She flashed him an impish grin. "I am a better shot than my brother."
"Indeed." There was a hint of mischief in his eyes. "Then you must demonstrate."
"Colonel, I couldn't possibly—"
"She will never find a husband if she competes against the young gentlemen," Vera protested.
"Nonsense." He waved away Isabelle's objection and ignored Vera entirely. "I shall make you the loan of my pistols." He placed a hand under her elbow, leading her towards where the men were gathered. "Señores, Dona Isabelle would like to join your competition, if there are no objections?"
None of the participants seemed offended by her presence; in fact, the overwhelming reaction seemed to be amusement. Well, let them be amused, she thought, testing the weight of Montoya's pistol in her hand. Her heart fluttered a little in nervousness.
"You know which end the bullet comes out of, right?" Grisham asked in English, smirking.
"I have some vague idea, yes, Captain," she answered with a bit of a snap. Then, in Spanish, she added, "I have not held a gun since I left England, and am afraid I am quite out of practice."
Grisham seemed bored. "Tell you what, senorita; we'll give you one free shot." He looked at the gathered men. "What do you say?"
At their murmurs of agreement, Isabelle nodded, taking her stance. She had not been lying – she was out of practice. However, she was also very good. Isabelle had competed against her older brothers her entire life. One summer, Andrew had even used her to win pocket money at the village fête, betting that his twelve-year-old sister could outshoot most of the men present. She smiled a little, remembering, hearing his dear voice behind her, whispering, 'There now, little Belle, play to their overconfidence, let them humour you.' She raised the pistol, taking a breath, aiming, and then another breath, pulling the trigger as she gently exhaled. Her shot hit the target, though far from the center.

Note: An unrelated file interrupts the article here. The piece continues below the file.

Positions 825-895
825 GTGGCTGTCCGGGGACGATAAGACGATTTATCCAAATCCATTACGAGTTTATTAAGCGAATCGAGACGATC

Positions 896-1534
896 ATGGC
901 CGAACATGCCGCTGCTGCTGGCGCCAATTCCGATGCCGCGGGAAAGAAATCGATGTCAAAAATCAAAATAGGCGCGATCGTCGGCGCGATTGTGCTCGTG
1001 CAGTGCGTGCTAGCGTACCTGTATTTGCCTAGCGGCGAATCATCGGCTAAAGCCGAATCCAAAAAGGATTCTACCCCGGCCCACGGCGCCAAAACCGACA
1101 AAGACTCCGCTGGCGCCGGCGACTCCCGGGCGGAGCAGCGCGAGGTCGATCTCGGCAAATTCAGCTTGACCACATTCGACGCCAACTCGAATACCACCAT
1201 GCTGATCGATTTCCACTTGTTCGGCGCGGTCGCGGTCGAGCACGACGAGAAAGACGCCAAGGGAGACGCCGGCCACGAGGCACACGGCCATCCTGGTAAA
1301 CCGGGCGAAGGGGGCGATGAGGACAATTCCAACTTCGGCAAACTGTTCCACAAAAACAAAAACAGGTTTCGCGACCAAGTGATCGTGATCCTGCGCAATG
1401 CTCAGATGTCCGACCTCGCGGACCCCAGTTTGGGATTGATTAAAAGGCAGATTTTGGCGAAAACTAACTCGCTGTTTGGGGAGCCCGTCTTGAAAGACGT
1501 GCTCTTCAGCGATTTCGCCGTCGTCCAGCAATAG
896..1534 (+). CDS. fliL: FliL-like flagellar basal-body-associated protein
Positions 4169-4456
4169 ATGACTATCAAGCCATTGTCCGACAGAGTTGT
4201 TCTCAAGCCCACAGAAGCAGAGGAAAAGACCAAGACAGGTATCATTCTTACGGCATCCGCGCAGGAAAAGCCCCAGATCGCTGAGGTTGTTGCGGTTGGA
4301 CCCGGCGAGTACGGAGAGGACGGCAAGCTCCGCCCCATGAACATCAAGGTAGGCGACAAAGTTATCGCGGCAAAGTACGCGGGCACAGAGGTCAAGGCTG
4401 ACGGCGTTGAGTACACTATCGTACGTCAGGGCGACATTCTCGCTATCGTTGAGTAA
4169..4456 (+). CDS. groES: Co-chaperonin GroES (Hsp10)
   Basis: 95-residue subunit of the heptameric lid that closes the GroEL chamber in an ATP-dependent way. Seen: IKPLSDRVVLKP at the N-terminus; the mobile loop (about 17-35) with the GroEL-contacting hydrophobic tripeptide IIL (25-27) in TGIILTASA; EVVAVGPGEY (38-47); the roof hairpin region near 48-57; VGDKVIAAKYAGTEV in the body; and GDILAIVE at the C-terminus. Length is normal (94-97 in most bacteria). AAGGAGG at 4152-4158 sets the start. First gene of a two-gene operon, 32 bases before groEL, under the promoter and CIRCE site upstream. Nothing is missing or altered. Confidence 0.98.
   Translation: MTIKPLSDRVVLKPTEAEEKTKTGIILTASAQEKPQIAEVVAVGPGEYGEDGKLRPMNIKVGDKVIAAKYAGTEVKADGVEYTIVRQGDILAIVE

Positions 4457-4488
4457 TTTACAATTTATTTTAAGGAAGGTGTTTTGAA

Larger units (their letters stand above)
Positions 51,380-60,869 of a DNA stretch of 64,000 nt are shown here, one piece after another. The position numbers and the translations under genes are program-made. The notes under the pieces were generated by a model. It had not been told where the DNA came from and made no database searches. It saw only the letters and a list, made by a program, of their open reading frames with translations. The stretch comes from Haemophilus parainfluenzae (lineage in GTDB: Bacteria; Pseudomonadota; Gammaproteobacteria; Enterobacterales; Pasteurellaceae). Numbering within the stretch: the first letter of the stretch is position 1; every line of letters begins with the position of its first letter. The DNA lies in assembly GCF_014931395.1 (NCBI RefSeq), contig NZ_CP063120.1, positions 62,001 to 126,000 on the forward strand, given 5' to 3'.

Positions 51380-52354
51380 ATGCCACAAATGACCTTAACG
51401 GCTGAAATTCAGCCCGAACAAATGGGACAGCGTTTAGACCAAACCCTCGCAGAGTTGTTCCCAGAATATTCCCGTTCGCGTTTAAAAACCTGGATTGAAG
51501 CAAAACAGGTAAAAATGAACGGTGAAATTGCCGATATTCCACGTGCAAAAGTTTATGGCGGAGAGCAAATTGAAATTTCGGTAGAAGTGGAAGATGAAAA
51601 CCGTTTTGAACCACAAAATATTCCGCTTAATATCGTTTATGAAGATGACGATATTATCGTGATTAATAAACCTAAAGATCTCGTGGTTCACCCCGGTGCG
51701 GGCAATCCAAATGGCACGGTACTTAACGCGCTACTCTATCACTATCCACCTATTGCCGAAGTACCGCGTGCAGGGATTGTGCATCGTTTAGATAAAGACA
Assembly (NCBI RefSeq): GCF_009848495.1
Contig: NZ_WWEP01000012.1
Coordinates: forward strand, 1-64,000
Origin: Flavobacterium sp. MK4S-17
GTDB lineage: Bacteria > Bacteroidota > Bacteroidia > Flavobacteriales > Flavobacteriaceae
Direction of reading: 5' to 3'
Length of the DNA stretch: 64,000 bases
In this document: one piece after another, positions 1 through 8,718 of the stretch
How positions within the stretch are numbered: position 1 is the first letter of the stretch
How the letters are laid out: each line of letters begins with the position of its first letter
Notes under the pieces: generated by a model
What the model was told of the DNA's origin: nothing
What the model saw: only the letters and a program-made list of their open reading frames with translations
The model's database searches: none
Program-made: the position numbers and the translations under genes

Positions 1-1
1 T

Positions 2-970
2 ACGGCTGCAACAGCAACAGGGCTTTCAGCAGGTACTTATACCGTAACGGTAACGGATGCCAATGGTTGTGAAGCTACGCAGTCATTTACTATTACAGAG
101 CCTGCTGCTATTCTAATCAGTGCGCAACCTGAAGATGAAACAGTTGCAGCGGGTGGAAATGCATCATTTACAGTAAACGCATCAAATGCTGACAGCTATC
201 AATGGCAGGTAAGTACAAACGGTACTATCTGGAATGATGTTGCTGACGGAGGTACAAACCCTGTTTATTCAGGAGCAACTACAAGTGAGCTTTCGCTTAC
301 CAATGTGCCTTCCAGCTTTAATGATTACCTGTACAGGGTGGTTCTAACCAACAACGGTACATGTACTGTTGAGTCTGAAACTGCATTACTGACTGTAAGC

"Not bad—for a girl," Grisham said with a laugh. "Still up for joining the menfolk, Lady Isabelle?"
"You know what they say, Captain – in for a penny, in for a pound." She gave him a brilliant smile. "Always assuming you are up to the challenge, of course."
"Oh, I think I can handle it."
"Then it is settled," Montoya said, interrupting the two, before saying in Spanish to the entire group, "To add interest to the competition, I shall award a matched pair of pistols to the winner.
"I could use some new pistols." Grisham was acting as if he'd won already.
I hope you can deal with losing, she thought. But what she said was, "Shall we begin then?"
"It is good to see the young senorita smiling, is it not?" Montoya said unexpectedly from beside her.
"She seems to be in her element, it is true," Marta replied, wondering just what the Colonel was up to.
From the gathered competitors, they heard Grisham crow, "Close, but no cigar, senorita!"
"I believe my Capitán, as the English would say, is about to be fleeced," Montoya remarked.
"The wagering seems quite lively," Marta said.
"Indeed. I would suggest, senorita, a small wager of your own on the lady."
"Servants are not allowed to gamble," she reminded him.
"It shall be our secret," Montoya replied, a genuine smile on his face.
Marta gave in to the temptation, fishing a silver coin from her pocket and handing it to Montoya. "Why not?" As unlikely as it seemed, it appeared Montoya was honestly enjoying himself.